Viewing cable 07THEHAGUE2082, NETHERLANDS/AFGHANISTAN: IT'S OFFICIAL! TWO MORE
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|07THEHAGUE2082||2007-12-21 12:12||2011-01-17 00:12||CONFIDENTIAL||Embassy The Hague|
VZCZCXYZ0002 OO RUEHWEB DE RUEHTC #2082/01 3551225 ZNY CCCCC ZZH O 211225Z DEC 07 FM AMEMBASSY THE HAGUE TO RUEHC/SECSTATE WASHDC IMMEDIATE 0844 INFO RUEHZG/NATO EU COLLECTIVE PRIORITY RUEHBY/AMEMBASSY CANBERRA PRIORITY 2743 RUEHBUL/AMEMBASSY KABUL PRIORITY 0344 RUEHSI/AMEMBASSY TBILISI PRIORITY 0132 RUEAIIA/CIA WASHDC PRIORITY RUEKJCS/CJCS WASHDC PRIORITY RUEKJCS/DIA WASHDC PRIORITY RHEHNSC/NSC WASHDC PRIORITY RUEKJCS/SECDEF WASHDC PRIORITY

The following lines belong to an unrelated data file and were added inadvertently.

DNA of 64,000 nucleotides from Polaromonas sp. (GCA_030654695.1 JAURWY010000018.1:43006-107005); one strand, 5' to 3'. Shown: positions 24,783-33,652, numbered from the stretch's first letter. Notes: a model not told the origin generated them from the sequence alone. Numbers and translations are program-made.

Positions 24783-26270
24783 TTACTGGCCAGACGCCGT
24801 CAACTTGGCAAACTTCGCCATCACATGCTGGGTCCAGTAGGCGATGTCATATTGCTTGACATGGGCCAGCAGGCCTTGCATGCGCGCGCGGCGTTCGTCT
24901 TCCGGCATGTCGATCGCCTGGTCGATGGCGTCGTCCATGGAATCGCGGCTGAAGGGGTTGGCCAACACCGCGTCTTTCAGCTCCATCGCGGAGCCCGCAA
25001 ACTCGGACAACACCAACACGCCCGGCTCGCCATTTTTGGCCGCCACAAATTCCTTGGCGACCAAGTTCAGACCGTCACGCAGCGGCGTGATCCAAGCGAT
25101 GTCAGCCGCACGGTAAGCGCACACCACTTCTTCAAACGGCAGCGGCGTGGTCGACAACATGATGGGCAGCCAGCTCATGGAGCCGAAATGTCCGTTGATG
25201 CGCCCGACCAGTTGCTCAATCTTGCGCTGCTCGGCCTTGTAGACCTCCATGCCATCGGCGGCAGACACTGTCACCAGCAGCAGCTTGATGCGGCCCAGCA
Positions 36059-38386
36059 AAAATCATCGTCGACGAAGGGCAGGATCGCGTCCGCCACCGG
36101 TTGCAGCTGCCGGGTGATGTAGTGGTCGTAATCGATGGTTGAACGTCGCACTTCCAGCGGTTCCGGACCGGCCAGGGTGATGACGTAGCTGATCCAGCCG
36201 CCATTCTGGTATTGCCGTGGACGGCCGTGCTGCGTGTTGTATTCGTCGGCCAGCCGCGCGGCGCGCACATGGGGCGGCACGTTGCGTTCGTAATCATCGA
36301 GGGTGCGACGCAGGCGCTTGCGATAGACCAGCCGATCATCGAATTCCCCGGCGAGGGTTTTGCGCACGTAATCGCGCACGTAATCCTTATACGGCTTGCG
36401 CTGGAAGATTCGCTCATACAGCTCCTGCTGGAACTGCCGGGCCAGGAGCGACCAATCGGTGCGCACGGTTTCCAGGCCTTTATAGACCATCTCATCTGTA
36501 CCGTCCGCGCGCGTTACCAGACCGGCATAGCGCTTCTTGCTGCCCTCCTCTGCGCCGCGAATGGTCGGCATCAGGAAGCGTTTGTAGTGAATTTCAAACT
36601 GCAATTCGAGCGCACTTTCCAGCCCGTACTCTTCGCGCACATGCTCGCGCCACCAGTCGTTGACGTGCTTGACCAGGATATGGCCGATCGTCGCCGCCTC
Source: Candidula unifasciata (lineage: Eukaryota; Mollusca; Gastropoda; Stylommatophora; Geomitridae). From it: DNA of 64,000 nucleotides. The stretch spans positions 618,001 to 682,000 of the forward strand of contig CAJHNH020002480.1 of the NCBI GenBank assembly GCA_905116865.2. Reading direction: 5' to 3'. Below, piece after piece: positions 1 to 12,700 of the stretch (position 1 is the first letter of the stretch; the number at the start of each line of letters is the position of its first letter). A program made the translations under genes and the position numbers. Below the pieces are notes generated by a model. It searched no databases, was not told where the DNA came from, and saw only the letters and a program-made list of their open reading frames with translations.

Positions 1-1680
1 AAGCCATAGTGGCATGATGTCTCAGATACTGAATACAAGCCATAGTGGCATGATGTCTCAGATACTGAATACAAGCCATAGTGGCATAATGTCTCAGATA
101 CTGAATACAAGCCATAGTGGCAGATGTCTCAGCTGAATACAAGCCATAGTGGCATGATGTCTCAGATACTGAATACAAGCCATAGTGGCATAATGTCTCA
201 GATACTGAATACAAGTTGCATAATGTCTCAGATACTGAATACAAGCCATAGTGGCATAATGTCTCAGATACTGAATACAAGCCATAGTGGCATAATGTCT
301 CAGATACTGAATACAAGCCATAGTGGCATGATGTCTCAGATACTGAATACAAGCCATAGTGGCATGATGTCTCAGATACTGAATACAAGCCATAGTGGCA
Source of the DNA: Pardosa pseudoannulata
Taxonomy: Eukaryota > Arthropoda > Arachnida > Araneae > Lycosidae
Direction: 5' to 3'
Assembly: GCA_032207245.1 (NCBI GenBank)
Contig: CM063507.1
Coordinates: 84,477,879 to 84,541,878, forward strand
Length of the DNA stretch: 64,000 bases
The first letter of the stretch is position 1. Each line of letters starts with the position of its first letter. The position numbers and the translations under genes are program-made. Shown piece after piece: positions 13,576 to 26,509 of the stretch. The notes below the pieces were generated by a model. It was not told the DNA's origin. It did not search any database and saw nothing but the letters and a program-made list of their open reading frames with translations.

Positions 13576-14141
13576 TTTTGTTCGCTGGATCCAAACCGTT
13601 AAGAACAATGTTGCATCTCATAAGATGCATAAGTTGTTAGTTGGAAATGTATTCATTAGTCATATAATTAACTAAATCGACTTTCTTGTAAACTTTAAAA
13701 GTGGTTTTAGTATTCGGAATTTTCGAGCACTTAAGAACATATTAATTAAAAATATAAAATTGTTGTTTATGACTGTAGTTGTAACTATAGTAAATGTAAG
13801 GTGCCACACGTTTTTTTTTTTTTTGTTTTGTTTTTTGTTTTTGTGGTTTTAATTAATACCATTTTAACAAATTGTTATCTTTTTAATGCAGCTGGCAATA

C O N F I D E N T I A L THE HAGUE 002082 SIPDIS SIPDIS STATE FOR EUR/WE, EUR/RPM, SCA E.O. 12958: DECL: 12/20/2017 TAGS: PGOV PREL NATO AF NL SUBJECT: NETHERLANDS/AFGHANISTAN: IT'S OFFICIAL! TWO MORE YEARS IN URUZGAN Classified... " 135376,12/21/2007 12:25,07THEHAGUE2082,"Embassy The Hague",CONFIDENTIAL,,"VZCZCXYZ0002 OO RUEHWEB DE RUEHTC #2082/01 3551225 ZNY CCCCC ZZH O 211225Z DEC 07 FM AMEMBASSY THE HAGUE TO RUEHC/SECSTATE WASHDC IMMEDIATE 0844 INFO RUEHZG/NATO EU COLLECTIVE PRIORITY RUEHBY/AMEMBASSY CANBERRA PRIORITY 2743 RUEHBUL/AMEMBASSY KABUL PRIORITY 0344 RUEHSI/AMEMBASSY TBILISI PRIORITY 0132 RUEAIIA/CIA WASHDC PRIORITY RUEKJCS/CJCS WASHDC PRIORITY RUEKJCS/DIA WASHDC PRIORITY RHEHNSC/NSC WASHDC PRIORITY RUEKJCS/SECDEF WASHDC PRIORITY ","C O N F I D E N T I A L THE HAGUE 002082 SIPDIS SIPDIS STATE FOR EUR/WE, EUR/RPM, SCA E.O. 12958: DECL: 12/20/2017 TAGS: PGOV PREL NATO AF NL SUBJECT: NETHERLANDS/AFGHANISTAN: IT'S OFFICIAL! TWO MORE YEARS IN URUZGAN Classified By: CDA Andrew Schofer, reasons 1.4 (b,d) ¶1. (C) Summary: The GONL obtained broad support on December 20 from the Dutch parliament in favor of extending its ISAF mission in Uruzgan province until December 2010. This officially brings to a close months of internal Dutch deliberations on the controversial extension issue, and ensures that the Dutch troops will remain committed to Uruzgan for the next three years despite serious political misgivings and a lack of popular support at home. End summary. ¶2. (C) The Dutch parliament on December 20 officially gave its consent to an additional two-year plus extension of its ISAF mission in Uruzgan from August 2008 until December 2010, voting down by a count of 98 to 42 (with 10 absences) a motion by the Socialist Party to withdraw troops at the end of the current mandate. While parliament does not constitutionally have the authority to approve any Dutch deployment overseas -- and votes represented in parliament by the coalition parties technically gave the GONL a majority -- the GONL nevertheless stressed the political importance of garnering broad support for the mission. (Note: According to Dutch Parliamentary tradition, members planning to be absent from an important vote ""twin"" with a member from the opposing side. Had all members been present, therefore, the vote would have been 103 in favor to 47 against -- slightly more than a two-thirds majority. End note.) ¶3. (C) The GONL obtained this broad support when the opposition Liberal Party (VVD) and Political Calvinist Party (SGP) joined coalition parties the Christian Democratic Alliance (CDA), the Labor Party (PvdA), and Christian Unie (CU). As the largest and most influential opposition party on the right, VVD's support was crucial. Throughout the debate, VVD Foreign Affairs spokesperson Hans van Baalen consistently asked the GONL to justify the new mission in terms of improved structure, financing, new contributions from other partners, sufficient transport and Allied support to extract Dutch troops in case of an emergency, and clarity of the Afghan government's promise to deploy security forces to Uruzgan. ¶4. (C) Despite GONL efforts to satisfy van Baalen's concerns, VVD's support for the new mission was not assured until the parliamentary debate over the extension on December 17. Former Defense Minister and still influential VVD parliamentarian Henk Kamp insisted on upholding the original agreement between NATO and the Netherlands consisting of a two-year deployment to August 2008 -- as indicated by a December 2005 letter from former SACEUR Gen. Jones to Dutch CHOD Gen. Berlijn. Key demands for VVD's continued support included a clear exit by Dutch troops from Uruzgan by December 2010 and recognition by NATO that it is responsible for finding a successor to the Dutch, as well as the understanding that the GONL will not participate in any other major peacekeeping operation until 2010. Ultimately, van Baalen was satisfied by the GONL's case to remain in Uruzgan -- including especially the promise that new or unforeseen costs associated with the extension would not affect the defense budget -- and pledged his party's unanimous support. Strong Government Case ---------------------- ¶5. (C) During three rounds of parliamentary debate on December 17-18, the GONL confidently pitched the case in favor of extending, answering 577 questions submitted by parliament on the matter. FM Verhagen said he had received a letter from NATO SYG de Hoop Scheffer acknowledging that Dutch troops will leave Uruzgan by December 2010. Verhagen reiterated that he informed his counterparts at the NATO foreign ministerial on December 10 the Dutch would withdraw by December 2010. He also made clear that the Netherlands would not participate in any other major operation that might affect the Dutch deployment in Afghanistan. Verhagen stressed the importance of the international community reviewing its collective long-term efforts in Afghanistan, including specifically a ""master strategy"" -- he said this will be discussed at the upcoming NATO summit in Bucharest. ¶6. (C) Defense Minister van Middelkoop argued that the extended mission will not harm Dutch military readiness, and made several reassurances regarding the Australian partnership and the quality of various contributions from France, Slovakia, the Czech Republic, and Hungary. He had hoped for additional partners, but did not foresee any problems working with these contributions, and suggested that the Czech Republic might be willing to extend its parliamentary mandated six-month deployment to a year. Van Middelkoop was confident that the GONL could finance the new mission, including 370 million Euros of additional funding per year. Development Minister Koenders made the case in favor of meaningful reconstruction despite the challenging security situation. He noted that the Uruzgan PRT would be placed under civilian leadership by August 1, 2009. Opposing View ------------- ¶7. (C) The Socialists and Green Left led the charge opposing the extension, arguing that parliament was deliberately misled to support a ""combat"" mission in the guise of reconstruction. Green Left floorleader Halsema argued that the ISAF mission -- in conjunction with OEF -- has enabled a corrupt Karzai government, and has been responsible for unnecessary civilian casualties. Geert Wilders and his Party for Freedom (PVV) also opposed the mission, but for different reasons. Wilders said he supported the ISAF mission, but felt that the Netherlands had ""done its fair share"" -- time for another Ally to step up and serve in the south. The GONL had hoped to persuade D-66 to join proponents of the extension, but D-66 floorleader Pechtold cited the absence of a clear strategy among NATO, the UN, and the EU as the main reason why he opposes a new mission. ¶8. (C) In all, the Socialist Party (SP), Green Left, PVV, D66 and the Party for the Animals opposed the mission. Opposition actually grew in comparison to the initial mission, due primarily to election gains by the Socialists and Green Left in the last election, and votes lost by VVD to Wilders' PVV off-shoot. Opposition parties sponsored four total motions on the extension: withdrawing Dutch troops by August 2008 (SP), conveying disappointment to NATO over perceived lack of support (SP), publicly releasing the December 2005 letter from former SACEUR Gen. Jones to Gen. Berlijn (D-66), and calling for better compensation for victims of civilian casualties (Green Left) -- all four motions were voted down. Rita Verdonk, who until recently had been a member of VVD, also voted against the extension. Something All Could Agree On ---------------------------- ¶9. (C) Parties all across the political spectrum expressed deep dissatisfaction with NATO and the lack of solidarity in supporting the Dutch extension in Uruzgan. Proponents of the extension were quick to thank the French, Czechs, Slovaks, Hungarians and Georgians, but questioned why other Allies had not agreed to do more. PvdA spokesperson Martijn van Daam noted disappointment with NATO partners; VVD spokesperson van Baalen called on greater Allies powers -- such as Germany -- to do more. Critics made the perceived lack of NATO solidarity a centerpiece in their opposition to the extension. Wilders based his decision solely on this point; D-66 spokesperson Pechtold described the lack of solidarity as damaging for NATO, and creates a false sense of security for the people of Uruzgan. The Socialists accused NATO of ""not keeping its part of the bargain,"" as evidenced by the Jones-Berlijn letter. Public Opinion -------------- ¶10. (SBU) Despite the broad support in parliament, Dutch public support for the extension remains low. According to the latest opinion polls, 43 percent oppose any extension, approximately 25 percent are in favor, with the remaining almost 33 percent feeling indifferent. ¶11. (C) Dutch media coverage has been mixed, largely ignoring the extension story once it became clear the GONL would obtain a strong parliamentary majority. Most major dailies focused on the latest developments in the Dutch Hell's Angels trial or Dutch soccer team AZ's loss in UEFA Cup play. Dutch daily Trouw (center-left) welcomed the extension, accused Wilders' of political opportunism, and deplored D-66's opposition in light of its long international tradition. The Trouw editorial suggested that stabilizing Afghanistan is a long-term effort, and therefore questioned GONL's decision to ""call it a day"" in 2010. It criticized the GONL for ""operating clumsily,"" while NATO Allies demonstrated ""little solidarity"" with the Netherlands. ¶12. (SBU) Dutch newspaper NRC Handelsblad (center-left) called for tempered expectations in the next two years, especially as ""not much"" has come from reconstruction efforts thus far. This editorial highlighted the importance of adopting an Afghanistan ""master plan"" at the NATO summit in Bucharest. Dutch daily Telegraaf (center-right; largest circulation in Netherlands) supports the extension, and published holiday wishes from most members of Cabinet on its front page, emphasizing support and respect for Dutch soldiers serving in Afghanistan. ¶13. (SBU) FM Verhagen acknowledged that the wide support in parliament for the extension is not reflected in the Dutch population -- ""at times, (parliament's) views will not reflect the opinion of a majority of the population."" He said he will focus on generating broader Dutch public support for the extension. Comment: Two Years is Two Years? -------------------------------- ¶14. (C) For all the drama (public flubs by van Middelkoop and Berlijn) and delays (GONL assurances that the decision would be complete by what seemed like an endless summer) associated with this extension question, the GONL once again did a masterful job of forcing a difficult decision with low public support through the Dutch parliament on a tight schedule. A key point in gaining the support of many parliamentarians was the promise that Dutch troops will leave Uruzgan by December ¶2010. However, the GONL decision mentions nothing of possible Dutch missions in other Afghan provinces, or a continued Dutch civilian presence in Uruzgan. According to MFA Task Force Uruzgan Coordinator Pieter-Jan Kleiweg on December 21, ""the door purposefully remains open"" -- and a lot can happen in two years time. Schofer